The Edge

Developing Brazil’s Goldilocks oil riches

Three reasons why it will be better this time

What makes some oil plays more valuable than others? The answer: big discoveries in excellent reservoirs that are cheap to exploit. Few places on earth do all three. Brazil does, as I was reminded on a trip to Rio last month. Its pre-salt Santos basin fields, such as Lula and Libra, have these attributes in abundance.

Exceptional geology but project returns challenged for companies that bid up on profit share

The reservoirs in these giants lie at the ‘Goldilocks’ depth – not too expensive to drill, but deep enough for oil to flow freely to surface. Individual wells in the exceptional pre-salt carbonate reservoirs can produce up to 50,000 barrels in a single day – a good Permian fracked well takes two months to do that. Many producing wells are choked because the subsea flow lines or platform just can’t cope with the sheer volumes. Nice work if you can get it.

So no surprise that Brazil has been the global hotspot for business development through the downturn. Majors and NOCs are drawn by the prospect of low-cost mega-barrels. Yet-to-find resources in pre-salt alone are 18 billion boe on our estimates. Other basins on the huge continental margin, some unexplored, could hold as much again.

ExxonMobil, Shell, Total and Equinor have all ramped up exposure to Brazil in the last four years through M&A; BP and Chevron joined them in highly competitive bid rounds. Exploration budgets to access new acreage are restricted globally, but Brazil is an exception. Companies paid out US$8 billion in signature bonuses in 2017 and 2018, three-quarters of the global spend. There are also big opportunities to access discovered resource opportunities this year. 

All this bullishness in spite of the protracted ramp-up on the pre-salt projects developed so far. Production today lags 1 million b/d below our 2010 forecasts. Petrobras took on a Herculean task, developing multiple fields in a new deepwater province as sole operator and dominant equity partner. The government’s requirement for local content added to the challenge. This put inordinate strain on the domestic supply chain with a domino effect on costs and delivery. Brazil Inc. was in pre-salt up to its eyeballs, and then came the collapse in oil price.

The next big test comes with Libra (6 bnbbls of oil), Buzios (9 bnbbls) and Carcara (2 bnbbls). These are the last three giants to be developed of the first wave of pre-salt finds. Horacio Cuenca, Research Director, Latin America Upstream, thinks these projects will show Brazil can be far more effective in project delivery for three reasons.

1. A fresh approach

A wider range of players will participate in future Brazilian E&P. Petrobras (40%) is joined in Libra by Shell, Total, CNOOC and CNPC. This partnership brings a wealth of experience on project design, procurement, development and execution to Brazil pre-salt. Equinor is developing Carcara in a consortium that includes ExxonMobil. These IOCs and NOCs have operated under tight capital discipline since the downturn yet have managed to commission and develop big greenfield projects.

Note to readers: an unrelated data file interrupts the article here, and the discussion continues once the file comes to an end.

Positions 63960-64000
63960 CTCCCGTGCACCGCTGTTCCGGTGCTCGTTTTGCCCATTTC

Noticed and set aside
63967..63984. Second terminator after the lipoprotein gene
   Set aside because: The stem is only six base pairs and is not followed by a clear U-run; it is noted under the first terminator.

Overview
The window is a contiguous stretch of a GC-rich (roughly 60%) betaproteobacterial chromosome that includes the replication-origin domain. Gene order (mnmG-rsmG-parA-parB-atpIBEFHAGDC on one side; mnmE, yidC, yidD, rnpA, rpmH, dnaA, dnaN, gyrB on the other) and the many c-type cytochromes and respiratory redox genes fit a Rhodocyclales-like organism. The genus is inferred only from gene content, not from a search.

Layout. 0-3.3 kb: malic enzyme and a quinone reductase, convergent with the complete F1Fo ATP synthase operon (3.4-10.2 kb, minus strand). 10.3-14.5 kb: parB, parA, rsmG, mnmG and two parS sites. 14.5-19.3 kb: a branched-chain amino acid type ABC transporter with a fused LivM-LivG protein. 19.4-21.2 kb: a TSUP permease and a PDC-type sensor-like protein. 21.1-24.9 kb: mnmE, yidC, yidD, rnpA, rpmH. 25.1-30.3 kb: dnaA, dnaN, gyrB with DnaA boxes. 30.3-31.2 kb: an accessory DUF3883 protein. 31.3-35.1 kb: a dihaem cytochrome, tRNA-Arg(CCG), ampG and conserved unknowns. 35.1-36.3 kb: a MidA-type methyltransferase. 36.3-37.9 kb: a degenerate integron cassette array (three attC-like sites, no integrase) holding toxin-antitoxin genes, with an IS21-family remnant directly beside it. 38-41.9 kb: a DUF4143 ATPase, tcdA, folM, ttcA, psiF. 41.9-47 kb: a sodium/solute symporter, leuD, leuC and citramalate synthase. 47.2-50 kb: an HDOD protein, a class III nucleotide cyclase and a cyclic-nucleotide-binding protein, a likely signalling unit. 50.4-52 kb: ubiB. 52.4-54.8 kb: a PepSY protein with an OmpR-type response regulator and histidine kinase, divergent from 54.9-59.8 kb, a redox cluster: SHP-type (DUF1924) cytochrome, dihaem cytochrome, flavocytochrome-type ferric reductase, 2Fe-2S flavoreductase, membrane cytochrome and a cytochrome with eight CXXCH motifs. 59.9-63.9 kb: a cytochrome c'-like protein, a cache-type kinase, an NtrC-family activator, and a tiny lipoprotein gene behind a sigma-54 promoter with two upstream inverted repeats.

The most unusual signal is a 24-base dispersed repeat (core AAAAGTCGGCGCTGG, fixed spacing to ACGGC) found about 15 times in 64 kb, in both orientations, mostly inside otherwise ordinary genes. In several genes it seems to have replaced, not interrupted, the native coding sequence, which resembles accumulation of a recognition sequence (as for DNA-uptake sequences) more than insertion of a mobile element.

2. Costs will be lower.

Breakeven costs for Libra have fallen from US$69/bbl in 2014 to US$38/bbl (NPV15). Importantly, the government has eased local content rules, paving the way for new contracting strategies and innovation. Gone are one-size-fits all FPSOs; the Libra FPSOs are designed to optimise costs and efficiency on that project. Investment in Libra comes with costs in the service sector at a low with excess capacity domestically and internationally.

3. Petrobras has put past difficulties to good use

Using a purpose-built FPSO, it has embarked on six-month well tests with multi-zone completions on Libra and Buzios to get a thorough understanding of reservoir performance. The data on producer and injector wells will be fed into the final project to tailor the well configuration, platform and facilities and maximise productivity.

One uncertainty hanging over the development of future discoveries in recently awarded blocks is the effect of fiscal terms on project returns. Companies that bid high on government profit share on new acreage may need high oil prices and even lower costs to meet their returns criteria. Signature bonuses on top will exacerbate the problem. Commercialising substantial volumes of associated gas is another for which producers and government are actively seeking a solution.

Meantime, Libra (onstream 2021) and Buzios (Phase 1 has just started) together will add the best part of 3 million b/d of new oil production by the mid-2020s. This will be the biggest increment in non-OPEC growth next decade outside the Permian.

Delivery on time and on budget will be a critical first step in rebuilding confidence, as the industry contemplates a new phase of upstream investment in Brazil’s giant prospects.